“I use the same techniques with corona patients as in any hospital or disaster zone — a positive dynamic where your body is in a tight balance while you’re playing an imbalanced person,” says Barashi.
“But you have on two masks and a plastic screen, so you need to create communication with people essentially in a huge box. I have to bring a lot of energy to break the walls. I need to speak louder so they can hear me, and I do that in a funny way,” he says.
“We use a lot of black humor with corona patients. It’s all about changing how we look at reality, through a comic filter. Then we can communicate freely and start talking about anything and everything.”
Since June, the Hadassah Dream Doctors have been ending their day’s shift in the corona ward three times a week, two at a time, and have cheered more than 100 patients.
Ofir and three other Dream Doctors at Poriya began working inside corona patient rooms on October 1 at the request of the head nurse, who saw how therapeutic the window visits were.
“The nurse said that some patients deteriorate although their vitals seem fine, and it can be the emotional state that brings them down,” says Ofir. “They saw that the patients were much better after our visits.”
So were the staffers. “Often we felt we were there for the medical team as much as for the patients,” says Ofir.
Like Barashi, Ofir developed situation-specific protocols. Even little things must be done differently – like waving the bubble wand instead of blowing into it.
“One of the major issues was to create an intimacy with the person while staying at least 2 meters away, wearing a mask. At our staff meetings, we focused on ways to make the physical distance somehow feel smaller. One thing we did was play music that we both could enjoy.”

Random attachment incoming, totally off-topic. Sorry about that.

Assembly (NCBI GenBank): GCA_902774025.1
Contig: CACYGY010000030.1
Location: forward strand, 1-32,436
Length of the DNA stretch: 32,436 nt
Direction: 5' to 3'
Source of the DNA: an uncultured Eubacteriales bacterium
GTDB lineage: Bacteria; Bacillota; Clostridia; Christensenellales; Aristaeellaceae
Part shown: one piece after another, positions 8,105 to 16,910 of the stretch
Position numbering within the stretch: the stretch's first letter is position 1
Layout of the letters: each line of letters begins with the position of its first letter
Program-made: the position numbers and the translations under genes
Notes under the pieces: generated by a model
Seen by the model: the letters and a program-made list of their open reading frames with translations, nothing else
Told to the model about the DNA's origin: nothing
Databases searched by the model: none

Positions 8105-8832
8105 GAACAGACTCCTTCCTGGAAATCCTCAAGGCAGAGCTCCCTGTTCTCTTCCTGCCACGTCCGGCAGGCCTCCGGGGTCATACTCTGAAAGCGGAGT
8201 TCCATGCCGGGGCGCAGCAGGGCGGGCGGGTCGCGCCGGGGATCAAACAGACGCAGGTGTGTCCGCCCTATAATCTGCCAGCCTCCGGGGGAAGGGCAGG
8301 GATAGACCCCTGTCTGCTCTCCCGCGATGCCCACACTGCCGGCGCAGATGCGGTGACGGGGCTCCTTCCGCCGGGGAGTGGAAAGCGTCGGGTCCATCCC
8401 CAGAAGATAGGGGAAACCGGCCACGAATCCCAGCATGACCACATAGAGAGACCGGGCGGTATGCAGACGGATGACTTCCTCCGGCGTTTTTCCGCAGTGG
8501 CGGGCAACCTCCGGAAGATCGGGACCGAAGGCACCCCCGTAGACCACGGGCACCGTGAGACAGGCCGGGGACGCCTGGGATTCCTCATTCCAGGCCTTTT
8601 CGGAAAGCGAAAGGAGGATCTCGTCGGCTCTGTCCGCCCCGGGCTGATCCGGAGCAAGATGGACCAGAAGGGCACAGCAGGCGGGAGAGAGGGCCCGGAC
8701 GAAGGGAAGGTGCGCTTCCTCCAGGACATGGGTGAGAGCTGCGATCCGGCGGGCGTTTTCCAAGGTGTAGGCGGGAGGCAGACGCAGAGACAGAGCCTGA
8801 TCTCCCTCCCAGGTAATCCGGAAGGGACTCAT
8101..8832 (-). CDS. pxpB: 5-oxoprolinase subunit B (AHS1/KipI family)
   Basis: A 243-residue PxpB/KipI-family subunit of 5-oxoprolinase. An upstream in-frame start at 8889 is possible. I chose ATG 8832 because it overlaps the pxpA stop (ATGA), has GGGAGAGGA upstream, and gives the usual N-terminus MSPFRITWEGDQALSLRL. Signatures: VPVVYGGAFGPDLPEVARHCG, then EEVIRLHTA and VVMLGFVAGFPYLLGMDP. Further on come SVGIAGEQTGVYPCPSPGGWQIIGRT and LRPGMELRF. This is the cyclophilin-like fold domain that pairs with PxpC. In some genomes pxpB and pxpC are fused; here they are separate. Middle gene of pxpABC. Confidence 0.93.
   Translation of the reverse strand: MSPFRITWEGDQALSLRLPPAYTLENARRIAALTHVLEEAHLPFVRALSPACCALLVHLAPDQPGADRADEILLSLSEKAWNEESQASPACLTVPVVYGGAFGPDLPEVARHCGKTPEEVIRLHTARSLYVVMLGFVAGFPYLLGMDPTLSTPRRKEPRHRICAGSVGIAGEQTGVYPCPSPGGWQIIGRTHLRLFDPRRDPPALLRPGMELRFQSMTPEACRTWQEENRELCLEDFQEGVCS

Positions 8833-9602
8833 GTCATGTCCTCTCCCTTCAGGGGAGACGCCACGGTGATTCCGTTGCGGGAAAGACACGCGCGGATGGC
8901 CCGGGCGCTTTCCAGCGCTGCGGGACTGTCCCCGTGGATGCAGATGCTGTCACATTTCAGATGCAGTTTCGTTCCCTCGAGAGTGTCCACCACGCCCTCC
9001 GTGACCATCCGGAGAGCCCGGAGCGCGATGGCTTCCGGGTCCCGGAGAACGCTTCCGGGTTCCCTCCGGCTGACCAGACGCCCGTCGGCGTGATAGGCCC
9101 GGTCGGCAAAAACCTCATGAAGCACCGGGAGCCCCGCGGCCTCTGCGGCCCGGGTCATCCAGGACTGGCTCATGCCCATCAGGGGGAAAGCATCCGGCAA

Needed and loved
Ofir recalls preparing to enter the room of a corona patient who’d suffered a miscarriage and surprisingly tested positive for Covid-19 upon her hospital admission.
“It was so frightening on top of everything else she was going through,” says Ofir. “So we walked in her room and said, ‘You look great!’ And she said, ‘I recognize your voice!’ It turns out she was a nursing student. I give a one-hour lecture each year to nursing students, and somehow she remembered my voice.”
After about 15 minutes with the Dream Doctors, the patient said to Ofir, “Wow, you told us about medical clowning but now I feel how it really works.”
Ofir came upon another patient having a video call with her kids. She was speaking in Arabic, but it was clear that the mood was “emotional and sad. So I just started singing and dancing and asked her to turn the screen toward me, and I saw all her kids get up and start dancing with me. Her face lit up and the whole mood changed.
“And when you’re in a better mood you breathe easier and everything feels better.”
After Carrie Mork went home, she and “Dr. Hearta” had a video call. “It was the first time we saw one another without masks. We talked for an hour,” says Ofir.
Mork then messaged the Dream Doctor: “I wanted to tell you how healing your phone call was. When I left the hospital, I still had a lot of leftover emotions and our call helped to release them. … Keep being a clown. You are needed and loved.”
About the Author:
Abigail Klein Leichman is a writer and associate editor at ISRAEL21c. Prior to moving to Israel in 2007, she was a specialty writer and copy editor at a major daily newspaper in New Jersey and has freelanced for a variety of newspapers and periodicals since 1984.